Methodology and Assumptions:

Model Portfolios:

The tool includes illustrative BlackRock Target Allocation ETF Model Portfolios (“BlackRock Model Portfolios”) with a range of risk levels to select from. The BlackRock Model Portfolios reflect the types of core equity and fixed income exposures that are commonly included within diversified portfolios. The universe of investments available in the BlackRock Model Portfolios is limited to iShares exchange-traded funds (“ETFs”). This information is intended to provide potential investment options, but is not comprehensive investment advice. An investor’s retirement needs may be influenced by a variety of factors that are not included in this analysis. Investors should consult with their advisors to help evaluate their retirement needs and consider the information provided by the tool. Other investments not available in the tool may have characteristics similar or superior to those that are included.

The BlackRock Model Portfolios are analyzed using BlackRock’s multi-factor methodology based on the risk and return characteristics of five basic asset class exposures (U.S. equity, non-U.S. equity, U.S. rate (bonds), non-U.S. rate (bonds) and U.S. credit risk). For purposes of determining the risk and return characteristics of the BlackRock Model Portfolios, BlackRock analyzes the risk characteristics of each model portfolio’s underlying holdings.

With respect to the analysis performed by the tool, BlackRock does not evaluate the risk characteristics of the underlying holdings of any Lincoln Core IncomeSM variable annuity. Rather, the tool includes the Core Income Payment that a selected amount allocated to a Lincoln Core IncomeSM variable annuity would provide, as described in the Estimated Annual Retirement Income Range discussion below.

Estimated Annual Retirement Income Range:

The tool takes into account each user’s inputs, including the investor’s current age, retirement savings, anticipated retirement age, desired retirement income, risk level and selected amount allocated to a Lincoln Core IncomeSM variable annuity. The estimated annual retirement income range represents a projected range of annual retirement income derived by first growing the investor’s current retirement savings (less any amount allocated to Lincoln Core IncomeSM and additional annual savings from now until the investor’s anticipated retirement age by the assumed return of the selected BlackRock Model Portfolio. The assumed return of the BlackRock Model Portfolio is calculated using each applicable asset class's assumed return. Please refer to the Long-term Capital Market Assumptions discussion below for the assumed return and assumed risk figures for each asset class.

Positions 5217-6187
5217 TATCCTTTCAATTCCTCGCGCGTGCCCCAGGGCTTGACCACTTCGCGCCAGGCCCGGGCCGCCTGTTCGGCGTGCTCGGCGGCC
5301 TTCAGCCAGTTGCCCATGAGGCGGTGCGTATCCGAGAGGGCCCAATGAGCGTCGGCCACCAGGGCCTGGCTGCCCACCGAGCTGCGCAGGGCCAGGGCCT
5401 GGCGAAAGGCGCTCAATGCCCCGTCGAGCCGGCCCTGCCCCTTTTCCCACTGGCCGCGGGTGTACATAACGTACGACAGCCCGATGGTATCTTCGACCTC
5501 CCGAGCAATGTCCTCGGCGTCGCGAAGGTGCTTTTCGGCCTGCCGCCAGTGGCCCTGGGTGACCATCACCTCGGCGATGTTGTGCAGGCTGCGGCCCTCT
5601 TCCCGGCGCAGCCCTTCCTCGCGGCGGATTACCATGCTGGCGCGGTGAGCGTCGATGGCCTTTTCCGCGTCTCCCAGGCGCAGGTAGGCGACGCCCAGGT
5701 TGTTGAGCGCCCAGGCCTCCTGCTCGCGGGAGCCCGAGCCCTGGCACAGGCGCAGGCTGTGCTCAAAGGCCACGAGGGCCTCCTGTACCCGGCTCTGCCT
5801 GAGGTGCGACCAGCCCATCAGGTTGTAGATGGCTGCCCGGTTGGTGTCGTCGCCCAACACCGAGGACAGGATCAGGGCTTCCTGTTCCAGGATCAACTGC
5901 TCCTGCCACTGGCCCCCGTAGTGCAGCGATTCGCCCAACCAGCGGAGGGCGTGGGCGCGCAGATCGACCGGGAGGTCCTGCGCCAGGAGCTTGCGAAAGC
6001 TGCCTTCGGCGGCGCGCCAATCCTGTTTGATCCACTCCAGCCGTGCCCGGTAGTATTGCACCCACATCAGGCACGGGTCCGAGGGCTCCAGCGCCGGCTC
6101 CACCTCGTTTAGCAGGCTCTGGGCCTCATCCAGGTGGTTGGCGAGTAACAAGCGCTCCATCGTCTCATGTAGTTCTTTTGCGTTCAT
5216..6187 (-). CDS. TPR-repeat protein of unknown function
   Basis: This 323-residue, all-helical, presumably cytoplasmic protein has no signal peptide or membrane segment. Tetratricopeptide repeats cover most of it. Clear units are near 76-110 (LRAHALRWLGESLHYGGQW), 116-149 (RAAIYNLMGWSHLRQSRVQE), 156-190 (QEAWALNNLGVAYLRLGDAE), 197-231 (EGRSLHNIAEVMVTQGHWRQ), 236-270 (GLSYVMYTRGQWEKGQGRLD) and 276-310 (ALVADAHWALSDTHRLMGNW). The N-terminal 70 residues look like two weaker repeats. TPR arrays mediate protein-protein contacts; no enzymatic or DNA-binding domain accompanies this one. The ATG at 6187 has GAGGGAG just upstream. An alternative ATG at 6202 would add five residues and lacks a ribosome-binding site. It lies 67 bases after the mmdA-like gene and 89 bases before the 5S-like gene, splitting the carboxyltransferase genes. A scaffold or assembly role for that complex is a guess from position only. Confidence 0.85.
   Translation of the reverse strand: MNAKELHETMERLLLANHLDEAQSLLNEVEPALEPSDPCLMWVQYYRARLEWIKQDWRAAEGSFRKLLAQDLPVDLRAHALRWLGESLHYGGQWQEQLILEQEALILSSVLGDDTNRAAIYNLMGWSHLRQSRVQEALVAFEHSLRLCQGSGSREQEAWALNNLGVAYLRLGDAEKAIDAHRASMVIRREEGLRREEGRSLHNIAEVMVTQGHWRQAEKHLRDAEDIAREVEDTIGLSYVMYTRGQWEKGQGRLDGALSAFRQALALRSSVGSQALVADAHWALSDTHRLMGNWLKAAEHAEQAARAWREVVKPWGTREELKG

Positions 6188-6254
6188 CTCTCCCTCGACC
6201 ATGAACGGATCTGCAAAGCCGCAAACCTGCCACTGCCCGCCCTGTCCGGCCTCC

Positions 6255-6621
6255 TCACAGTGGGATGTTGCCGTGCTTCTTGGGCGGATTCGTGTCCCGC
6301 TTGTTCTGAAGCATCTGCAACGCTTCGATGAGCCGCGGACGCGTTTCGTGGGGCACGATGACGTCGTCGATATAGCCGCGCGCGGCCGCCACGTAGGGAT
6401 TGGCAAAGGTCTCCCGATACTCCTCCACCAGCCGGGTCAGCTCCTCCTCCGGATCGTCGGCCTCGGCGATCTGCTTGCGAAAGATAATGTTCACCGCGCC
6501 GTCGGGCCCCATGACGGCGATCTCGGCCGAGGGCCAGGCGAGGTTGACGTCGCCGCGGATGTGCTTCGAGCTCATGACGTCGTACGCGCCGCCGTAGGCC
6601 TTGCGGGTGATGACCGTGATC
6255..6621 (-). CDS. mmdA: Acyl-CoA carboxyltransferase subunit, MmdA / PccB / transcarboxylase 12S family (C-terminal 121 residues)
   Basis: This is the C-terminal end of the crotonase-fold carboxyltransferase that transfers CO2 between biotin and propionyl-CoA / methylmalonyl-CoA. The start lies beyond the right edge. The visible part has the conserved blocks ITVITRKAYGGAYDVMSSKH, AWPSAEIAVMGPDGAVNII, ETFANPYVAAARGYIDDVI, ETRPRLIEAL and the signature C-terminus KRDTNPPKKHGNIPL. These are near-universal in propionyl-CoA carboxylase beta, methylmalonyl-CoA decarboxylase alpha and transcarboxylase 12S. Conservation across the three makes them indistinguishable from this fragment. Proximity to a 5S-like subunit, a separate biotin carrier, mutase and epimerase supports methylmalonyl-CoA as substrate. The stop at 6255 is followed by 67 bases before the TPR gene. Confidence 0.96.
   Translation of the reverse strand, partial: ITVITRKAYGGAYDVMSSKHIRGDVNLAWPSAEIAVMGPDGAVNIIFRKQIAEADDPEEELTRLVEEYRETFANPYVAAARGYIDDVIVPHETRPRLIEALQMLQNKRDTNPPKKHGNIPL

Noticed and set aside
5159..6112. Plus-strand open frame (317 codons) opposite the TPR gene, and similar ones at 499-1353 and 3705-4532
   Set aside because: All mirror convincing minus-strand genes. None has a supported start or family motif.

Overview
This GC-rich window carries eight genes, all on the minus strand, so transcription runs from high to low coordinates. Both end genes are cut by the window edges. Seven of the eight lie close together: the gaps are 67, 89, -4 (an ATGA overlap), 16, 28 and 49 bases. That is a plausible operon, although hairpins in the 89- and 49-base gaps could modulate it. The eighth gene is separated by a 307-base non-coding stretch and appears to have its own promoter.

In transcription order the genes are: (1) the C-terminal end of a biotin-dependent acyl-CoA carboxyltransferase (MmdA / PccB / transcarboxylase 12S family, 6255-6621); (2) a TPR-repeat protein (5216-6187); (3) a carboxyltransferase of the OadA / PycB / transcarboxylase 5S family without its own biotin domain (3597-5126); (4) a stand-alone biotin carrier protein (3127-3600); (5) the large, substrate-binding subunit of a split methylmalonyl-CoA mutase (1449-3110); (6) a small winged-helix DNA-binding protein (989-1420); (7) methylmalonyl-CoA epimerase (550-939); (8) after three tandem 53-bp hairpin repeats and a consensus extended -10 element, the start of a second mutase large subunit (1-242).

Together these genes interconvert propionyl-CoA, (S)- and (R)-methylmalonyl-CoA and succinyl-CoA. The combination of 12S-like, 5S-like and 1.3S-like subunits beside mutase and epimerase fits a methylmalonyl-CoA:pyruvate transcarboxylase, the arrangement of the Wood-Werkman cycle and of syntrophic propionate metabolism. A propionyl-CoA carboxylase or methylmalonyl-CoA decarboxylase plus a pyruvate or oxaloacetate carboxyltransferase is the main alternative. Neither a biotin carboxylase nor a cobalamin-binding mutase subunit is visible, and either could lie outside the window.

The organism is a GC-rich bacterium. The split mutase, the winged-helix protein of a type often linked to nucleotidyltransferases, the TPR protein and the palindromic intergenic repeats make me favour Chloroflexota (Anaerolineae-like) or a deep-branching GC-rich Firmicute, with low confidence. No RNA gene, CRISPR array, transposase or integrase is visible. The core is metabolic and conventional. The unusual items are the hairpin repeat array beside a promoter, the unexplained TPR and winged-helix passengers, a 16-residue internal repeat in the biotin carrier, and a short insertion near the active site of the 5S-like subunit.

Next, the investor’s projected BlackRock Model Portfolio balance at retirement is divided by the corresponding projected CoRI value in order to calculate an average estimated annual retirement income. The low and high estimates reflect the assumed volatility (risk) of the components of the BlackRock Model Portfolio, as well as the assumed volatility (risk) of lifetime retirement income costs as measured by BlackRock’s CoRI methodology. CoRI values are updated daily, so results may vary with each use and over time. CoRI values and BlackRock's CoRI methodology are designed to help estimate today's cost of generating each dollar of future annual lifetime income in retirement, and take into account current interest rates, inflation expectations, life expectancy and other factors. Such estimates are not guaranteed. A number of factors may contribute to variations in retirement income. For example, the CoRI methodology does not reflect the fees, expenses and cost that may be associated with an annuity or any other retirement income product that an individual may purchase, nor does it reflect any assumption that such a product will be available for purchase at the time of retirement.

These annual retirement income estimates are generated using a statistical modeling technique that forecasts a set of potential future outcomes based on the variability or randomness associated with historical occurrences. These estimates are projections based on the probability or likelihood of generating a particular level of retirement income. These figures include a range of the estimated average annual retirement income, showing a low and high value at a 68% confidence level. This reflects a 68% probability that an investor's estimated annual retirement income will fall within the range shown. Projections are hypothetical in nature, do not reflect actual investment results and are not guarantees of future results. No representation is made that an investor will achieve results similar to those shown. Actual retirement income could be higher or lower based upon a number of factors and circumstances not addressed herein.

Once the investor’s low, average and high annual retirement income estimates associated with the applicable BlackRock Model Portfolio allocation are calculated, the investor’s Core Income Payment (the initial guaranteed retirement income with 2% COLA that a selected amount allocated to a Lincoln Core IncomeSM variable annuity would provide) and additional anticipated annual retirement income from other sources are then added to each estimate. Calculation of the Core Income Payment is performed by BlackRock using product specifications provided by Lincoln and does not use statistical modeling techniques. BlackRock is not responsible for the accuracy of Lincoln’s product specifications. More information regarding Lincoln Core IncomeSM product details, including the minimum purchase payment, additional purchase payment limit and guaranteed lifetime income feature, can be obtained in the applicable prospectuses for the variable annuity and its underlying investment options. Investors should consult with their advisors on whether the amount allocated to the variable annuity is suitable for them, and if they included the right amount of retirement income from other sources.